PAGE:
Covent Garden is a district in London, England, located on the easternmost parts of the City of Westminster and the southwest corner of the London Borough of Camden. The area is dominated by shopping, street performers and entertainment facilities and contains an entrance to the Royal Opera House Covent Garden, which is also widely known simply as "Covent Garden", and the bustling Seven Dials area. The area is bounded by High Holborn to the north, Kingsway to the east, the Strand to the south and Charing Cross Road to the west. Covent Garden Piazza is located in the geographical centre of the area and was the site of a flower, fruit and vegetable market from the 1500s until 1974, when the wholesale market relocated to New Covent Garden Market in Nine Elms. Nearby areas include Soho, St James's, Bloomsbury and Holborn.
The Royal Parks of London are lands originally owned by the monarchy of England or the United Kingdom for the recreation (mostly hunting) of the royal family. They are part of the hereditary possessions of the Crown. The public does not have any legal right to use the Parks, as public access depends on the grace and favour of the Crown, although there may be public rights of way across the land. The Royal Parks Agency manages the Royal Parks under powers derived from s22 Crown Lands Act 1851. As part of its statutory management function the Agency permits the public to use the Parks for recreational purposes, subject to regulations issued under the Parks Regulation Acts 1872–1926 which are considered necessary to secure proper management, preserve order and prevent abuse within the Parks. The current regulations are the Royal Parks and Other Open Spaces Regulations 1997 With increasing urbanisation of London, some of these were preserved as freely accessible open space and became public parks. There are today eight parks formally described by this name and they cover around 5,500 acres (22 km2) of land in Greater London.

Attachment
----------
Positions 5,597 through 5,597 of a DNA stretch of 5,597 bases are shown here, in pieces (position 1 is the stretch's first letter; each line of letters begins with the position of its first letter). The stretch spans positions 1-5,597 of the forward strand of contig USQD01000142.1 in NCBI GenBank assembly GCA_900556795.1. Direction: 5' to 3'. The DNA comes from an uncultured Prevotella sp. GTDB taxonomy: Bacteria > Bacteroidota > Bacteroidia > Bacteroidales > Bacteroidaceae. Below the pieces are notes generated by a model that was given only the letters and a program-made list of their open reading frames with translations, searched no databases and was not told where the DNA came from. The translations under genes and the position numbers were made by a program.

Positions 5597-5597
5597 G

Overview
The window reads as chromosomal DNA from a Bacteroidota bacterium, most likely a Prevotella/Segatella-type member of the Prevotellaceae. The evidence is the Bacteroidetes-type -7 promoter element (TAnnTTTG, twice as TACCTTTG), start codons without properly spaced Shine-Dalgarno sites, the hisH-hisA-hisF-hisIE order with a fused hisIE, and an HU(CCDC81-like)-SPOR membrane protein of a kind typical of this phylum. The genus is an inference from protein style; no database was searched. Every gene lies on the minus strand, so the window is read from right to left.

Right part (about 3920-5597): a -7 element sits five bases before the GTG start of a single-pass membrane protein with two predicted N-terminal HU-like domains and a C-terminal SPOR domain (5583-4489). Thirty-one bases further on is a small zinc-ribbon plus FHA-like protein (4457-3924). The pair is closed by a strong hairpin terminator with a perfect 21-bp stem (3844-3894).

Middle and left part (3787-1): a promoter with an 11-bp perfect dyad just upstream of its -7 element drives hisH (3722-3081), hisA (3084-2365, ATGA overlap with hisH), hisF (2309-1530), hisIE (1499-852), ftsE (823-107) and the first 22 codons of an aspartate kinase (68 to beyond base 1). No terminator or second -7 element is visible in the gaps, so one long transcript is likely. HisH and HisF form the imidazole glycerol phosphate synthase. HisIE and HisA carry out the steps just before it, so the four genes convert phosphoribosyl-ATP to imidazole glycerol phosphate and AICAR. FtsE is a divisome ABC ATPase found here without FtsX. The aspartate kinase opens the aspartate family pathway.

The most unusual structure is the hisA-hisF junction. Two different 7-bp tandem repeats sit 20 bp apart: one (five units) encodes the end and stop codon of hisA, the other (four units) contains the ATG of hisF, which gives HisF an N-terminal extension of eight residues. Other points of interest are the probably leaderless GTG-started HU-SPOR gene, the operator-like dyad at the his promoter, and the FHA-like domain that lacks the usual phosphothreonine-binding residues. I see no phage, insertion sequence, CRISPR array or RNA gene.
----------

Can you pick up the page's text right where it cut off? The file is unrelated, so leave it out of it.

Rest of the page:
Piccadilly Circus is the meeting point of six streets. We’ve just passed Piccadilly Circus and now we are making our way to Buckingham Palace. Look right. We are passing Hyde Park. In the park anyone can stand up and say what they want. It’s a very democratic park.
«Лондон — чудесное место, если вы можете уехать из него» (Артур Бальфур) «Лондонские туманы не существовали, пока их не открыло искусство» (Оскар Уайльд) «London is the capital of Great Britain» (русск. Лондон — столица Великобритании) — традиционная фраза из учебников английского языка. «Если вы устали от Лондона – вы устали от жизни» (Джонсон, Сэмьюэль)